• External: Summer Research Fellowship, Harvard University’s Dumbarton Oaks Research Library and Collection, 2012

What is Most Significant or Rewarding about Loyola

Justice and diversity are integral to my teaching, and I appreciate teaching in a Jesuit university because our commitments to justice and diversity are woven into our mission. As an interdisciplinary scholar, I also appreciate the way Jesuit education facilitates integrative learning. I deeply enjoy the creative camaraderie of the classroom. For the most part, the students I’ve taught at Loyola have what I think of as a learning and earning work ethic. These students work hard; they care about learning the material and earning—rather than simply getting—good grades.

Joshua Smith, Ph.D.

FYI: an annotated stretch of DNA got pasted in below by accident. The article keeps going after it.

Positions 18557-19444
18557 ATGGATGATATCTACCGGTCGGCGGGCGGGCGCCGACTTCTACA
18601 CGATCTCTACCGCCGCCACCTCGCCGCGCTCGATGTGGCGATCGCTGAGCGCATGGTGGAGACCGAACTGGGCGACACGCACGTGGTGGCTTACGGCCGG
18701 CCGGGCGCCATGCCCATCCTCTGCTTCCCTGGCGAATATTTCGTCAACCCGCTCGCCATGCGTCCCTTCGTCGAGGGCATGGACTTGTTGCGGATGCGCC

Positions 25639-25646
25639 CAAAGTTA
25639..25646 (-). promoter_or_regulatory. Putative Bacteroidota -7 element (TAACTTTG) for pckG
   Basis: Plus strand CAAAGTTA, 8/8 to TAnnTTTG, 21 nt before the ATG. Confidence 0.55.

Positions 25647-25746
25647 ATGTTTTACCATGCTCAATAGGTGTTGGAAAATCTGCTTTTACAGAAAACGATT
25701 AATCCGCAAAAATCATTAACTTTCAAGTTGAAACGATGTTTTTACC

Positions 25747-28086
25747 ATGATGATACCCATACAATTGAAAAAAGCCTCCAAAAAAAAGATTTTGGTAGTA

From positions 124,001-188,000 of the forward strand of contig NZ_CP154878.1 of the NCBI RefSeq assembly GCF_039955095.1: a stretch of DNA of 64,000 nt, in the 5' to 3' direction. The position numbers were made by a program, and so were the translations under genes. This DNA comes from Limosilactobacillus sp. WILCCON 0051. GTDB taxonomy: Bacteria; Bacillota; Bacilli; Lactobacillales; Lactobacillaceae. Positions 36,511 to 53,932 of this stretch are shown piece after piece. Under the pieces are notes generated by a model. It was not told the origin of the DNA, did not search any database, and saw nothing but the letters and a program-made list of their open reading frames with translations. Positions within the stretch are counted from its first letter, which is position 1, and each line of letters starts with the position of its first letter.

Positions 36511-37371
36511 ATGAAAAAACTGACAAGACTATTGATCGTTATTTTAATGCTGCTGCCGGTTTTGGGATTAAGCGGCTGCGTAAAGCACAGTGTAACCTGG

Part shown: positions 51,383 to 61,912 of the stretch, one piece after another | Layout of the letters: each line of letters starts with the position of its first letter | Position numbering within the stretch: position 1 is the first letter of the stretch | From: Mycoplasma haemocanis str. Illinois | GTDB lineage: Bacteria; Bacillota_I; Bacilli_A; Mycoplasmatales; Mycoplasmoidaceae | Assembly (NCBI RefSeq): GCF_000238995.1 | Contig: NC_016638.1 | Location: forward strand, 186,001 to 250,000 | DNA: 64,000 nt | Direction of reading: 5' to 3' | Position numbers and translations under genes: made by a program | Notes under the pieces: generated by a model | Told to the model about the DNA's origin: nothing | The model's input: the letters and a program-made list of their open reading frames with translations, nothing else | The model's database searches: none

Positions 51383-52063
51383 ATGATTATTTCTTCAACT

Promoted

Professor of Teacher Education

Research Interests

My primary research agenda examines cognitive and affective changes associated with major educational transitions at two critical junctures in students’ lives; transition from middle school to high school and from high school to college.

Favorite Courses Taught at Loyola

  • Advanced Studies in Education (ED625)
  • Capstone Course in Elementary Education (ED 446)

Recent/Noteworthy Publications or Presentations

  • Berumen, J. G., Zerquera, D. D., & Smith, J. S. (2015). More than access: The role of support services in the transitional experiences of underrepresented students in a statewide access program. Journal of Student Financial Aid, 45(1), 26-44.
  • Smith, J. S., Estudillo, A., & Kang, H. (2011). Racial differences in eighth grade students’ identification with academics. Education and Urban Society, 43(1), 73-90.
  • Smith, J. S., Akos, P., Lim, S., & Wiley, S. (2008). Student and stakeholder perceptions of the transition to high school. High School Journal, 91(3), 32-42.

Grants/Fellowships Awarded